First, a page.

Texas Pastor Council

Hate groups, far-right conservatives and other labels: Can we guess why journalists rely on certain terms?

Hate groups, far-right conservatives and other labels: Can we guess why journalists rely on certain terms?

Readers of a certain age no doubt recall commercials for "Libby's! Libby's! Libby's!"

Today, though, I want to talk about "Labels! Labels! Labels!"

Before I refer to the label that caught my attention while reading my morning newspapers, let's play the mirror image game made famous (and perhaps trademarked) by our own tmatt: When was the last time you saw a mainstream news report refer to, say, a gay-rights organization as a "far-left liberal group?"

Not recently?

OK, let's ask the question in reverse: When was the last time you saw an organization that stands for traditional religious beliefs characterized — in a mainstream news report — as a "far-right conservative group?"

If you, like me, subscribe to the Dallas Morning News, you don't have to go back too far. This is a sentence at the end of the Dallas paper's story today on oil and gas companies opposing Texas' proposed bathroom bill:

The bill's supporters say they want to protect the privacy of women and girls in intimate spaces. It has the support of far-right conservative groups like the Texas Pastors Council and Texas Values.

My question when reading that label: What makes those groups "far-right" conservatives? Why not simply describe them as conservative groups (assuming a label is required at all)? What does the "far-right" add?

Is the paper intentionally trying to cast the groups as extremists?

The Texas Pastor Council (I believe that's the correct name of the organization without the plural "Pastors") says on its Twitter profile that it "is the only culturally and politically active organization from a Biblically-grounded perspective." I'm not sure that's the best wording I've ever seen, but what is "far-right" about it?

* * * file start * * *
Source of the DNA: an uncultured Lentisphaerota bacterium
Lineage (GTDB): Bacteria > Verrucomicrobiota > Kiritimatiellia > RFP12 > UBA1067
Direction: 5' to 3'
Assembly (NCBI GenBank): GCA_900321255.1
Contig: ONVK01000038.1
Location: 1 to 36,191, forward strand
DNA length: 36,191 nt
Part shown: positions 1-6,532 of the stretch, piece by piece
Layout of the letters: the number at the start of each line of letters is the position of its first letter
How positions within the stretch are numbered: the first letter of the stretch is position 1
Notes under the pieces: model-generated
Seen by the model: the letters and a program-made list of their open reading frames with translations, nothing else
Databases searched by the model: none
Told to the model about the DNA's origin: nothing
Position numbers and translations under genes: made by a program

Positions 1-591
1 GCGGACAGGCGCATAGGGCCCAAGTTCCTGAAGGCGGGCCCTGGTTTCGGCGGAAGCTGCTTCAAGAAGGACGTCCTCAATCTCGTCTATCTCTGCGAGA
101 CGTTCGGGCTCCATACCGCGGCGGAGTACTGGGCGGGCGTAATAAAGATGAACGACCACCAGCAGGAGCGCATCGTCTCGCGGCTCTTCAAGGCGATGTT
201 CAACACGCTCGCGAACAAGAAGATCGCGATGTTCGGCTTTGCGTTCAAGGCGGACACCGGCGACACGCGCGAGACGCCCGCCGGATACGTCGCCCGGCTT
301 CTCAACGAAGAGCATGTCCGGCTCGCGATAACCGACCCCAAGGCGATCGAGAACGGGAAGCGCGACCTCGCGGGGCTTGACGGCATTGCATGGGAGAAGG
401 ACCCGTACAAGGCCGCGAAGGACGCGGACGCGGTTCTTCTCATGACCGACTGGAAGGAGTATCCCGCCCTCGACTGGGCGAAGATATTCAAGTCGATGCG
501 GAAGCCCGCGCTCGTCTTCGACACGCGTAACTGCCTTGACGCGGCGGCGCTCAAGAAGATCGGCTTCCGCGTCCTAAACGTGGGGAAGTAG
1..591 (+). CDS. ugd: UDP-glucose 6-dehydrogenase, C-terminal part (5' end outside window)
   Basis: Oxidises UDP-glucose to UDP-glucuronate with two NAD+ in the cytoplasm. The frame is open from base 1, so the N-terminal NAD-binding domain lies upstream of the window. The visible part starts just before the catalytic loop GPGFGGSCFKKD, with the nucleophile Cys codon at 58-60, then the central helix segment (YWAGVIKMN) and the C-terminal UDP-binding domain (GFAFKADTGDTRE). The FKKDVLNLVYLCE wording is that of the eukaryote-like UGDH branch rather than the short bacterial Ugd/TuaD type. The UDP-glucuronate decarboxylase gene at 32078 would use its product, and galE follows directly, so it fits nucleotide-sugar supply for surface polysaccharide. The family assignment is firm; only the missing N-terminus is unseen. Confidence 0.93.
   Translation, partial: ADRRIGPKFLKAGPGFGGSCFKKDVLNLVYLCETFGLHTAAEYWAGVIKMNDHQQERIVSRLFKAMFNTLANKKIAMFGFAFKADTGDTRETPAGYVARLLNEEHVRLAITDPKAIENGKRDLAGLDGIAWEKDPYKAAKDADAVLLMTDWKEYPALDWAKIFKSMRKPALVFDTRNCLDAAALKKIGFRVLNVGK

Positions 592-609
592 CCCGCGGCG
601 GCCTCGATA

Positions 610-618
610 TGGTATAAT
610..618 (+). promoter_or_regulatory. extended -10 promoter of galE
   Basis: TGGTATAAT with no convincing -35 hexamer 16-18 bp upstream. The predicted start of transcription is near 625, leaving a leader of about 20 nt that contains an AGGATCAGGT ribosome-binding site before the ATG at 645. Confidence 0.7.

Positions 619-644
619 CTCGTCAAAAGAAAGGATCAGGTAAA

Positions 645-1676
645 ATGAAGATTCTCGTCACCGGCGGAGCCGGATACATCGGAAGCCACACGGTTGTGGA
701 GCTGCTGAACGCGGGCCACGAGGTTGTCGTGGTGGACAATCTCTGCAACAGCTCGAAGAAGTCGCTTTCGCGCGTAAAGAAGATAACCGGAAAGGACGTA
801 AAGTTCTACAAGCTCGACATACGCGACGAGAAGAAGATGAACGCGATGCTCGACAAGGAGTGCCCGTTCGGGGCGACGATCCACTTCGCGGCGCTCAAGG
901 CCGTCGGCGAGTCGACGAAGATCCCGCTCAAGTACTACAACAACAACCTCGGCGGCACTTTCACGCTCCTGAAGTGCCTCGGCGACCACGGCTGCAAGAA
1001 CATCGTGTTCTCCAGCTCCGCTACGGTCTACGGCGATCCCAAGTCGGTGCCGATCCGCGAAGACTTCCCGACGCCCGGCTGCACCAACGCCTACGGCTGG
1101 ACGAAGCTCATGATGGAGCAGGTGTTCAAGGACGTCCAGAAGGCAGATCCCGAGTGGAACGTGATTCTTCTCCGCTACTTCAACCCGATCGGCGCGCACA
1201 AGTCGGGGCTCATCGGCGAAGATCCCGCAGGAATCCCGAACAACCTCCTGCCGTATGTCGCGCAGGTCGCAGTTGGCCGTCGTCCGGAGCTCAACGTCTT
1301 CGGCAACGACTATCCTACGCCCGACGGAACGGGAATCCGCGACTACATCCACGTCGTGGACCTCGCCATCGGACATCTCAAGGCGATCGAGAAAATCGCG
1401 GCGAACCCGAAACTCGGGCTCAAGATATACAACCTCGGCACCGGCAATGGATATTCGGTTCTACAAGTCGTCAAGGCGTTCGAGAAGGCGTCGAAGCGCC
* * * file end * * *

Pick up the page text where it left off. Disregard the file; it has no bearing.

On its Twitter profile, Texas Values says it is "dedicated to preserving and advancing faith, family, and freedom in the great state of Texas." Again, I ask: What is "far-right" about that?

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Eyes of Texas are on religious leaders -- pro and con -- as state debates transgender-friendly bathrooms

Eyes of Texas are on religious leaders -- pro and con -- as state debates transgender-friendly bathrooms

As you may recall, I was not impressed with initial media reporting on a transgender-related bathroom bill in Texas.

Perhaps the title of my January post --  "The sky is falling! The sky is falling!" -- gives some clue as to my overall analysis of the news coverage.

Fast-forward to recent stories on religious leaders in the Lone Star State entering the fray, and I'm feeling a little more generous in my appraisal.

The Austin American-Statesman, in particular, deserves a high passing grade for its fair, evenhanded treatment of the Godbeat angle.

I should stress that I'm grading on a curve because the American-Statesman — like other news organizations — faced the difficulty of reporting on both sides when one side closed its proceedings to the press. 

The lede from the Austin newspaper:

The fight over legislation to block transgender-friendly bathroom policies ventured into the religious realm Thursday as faith leaders gathered in Austin to promote competing views.
The day began with a closed-door briefing for Christian pastors by Lt. Gov. Dan Patrick, Attorney General Ken Paxton and other state officials who see religious support as crucial to the passage of Senate Bill 6, which would limit the use of bathrooms in schools and government buildings to the sex listed on a person’s birth certificate.
The event by the U.S. Pastor Council was billed as “show up time” for those who would lead the fight in support of the bill.
That was followed by an afternoon gathering of more than 40 religious leaders — many holding signs reading “My faith does not discriminate” — who oppose SB 6 as immoral.
“Our lawmakers are considering anti-transgender bathroom bills and bills that come disguised as religious freedom — dangerous pieces of legislation that place a religious mask over what amounts to state-sanctioned discrimination,” said the Rev. Taylor Fuerst of First United Methodist Church, where the event was held.

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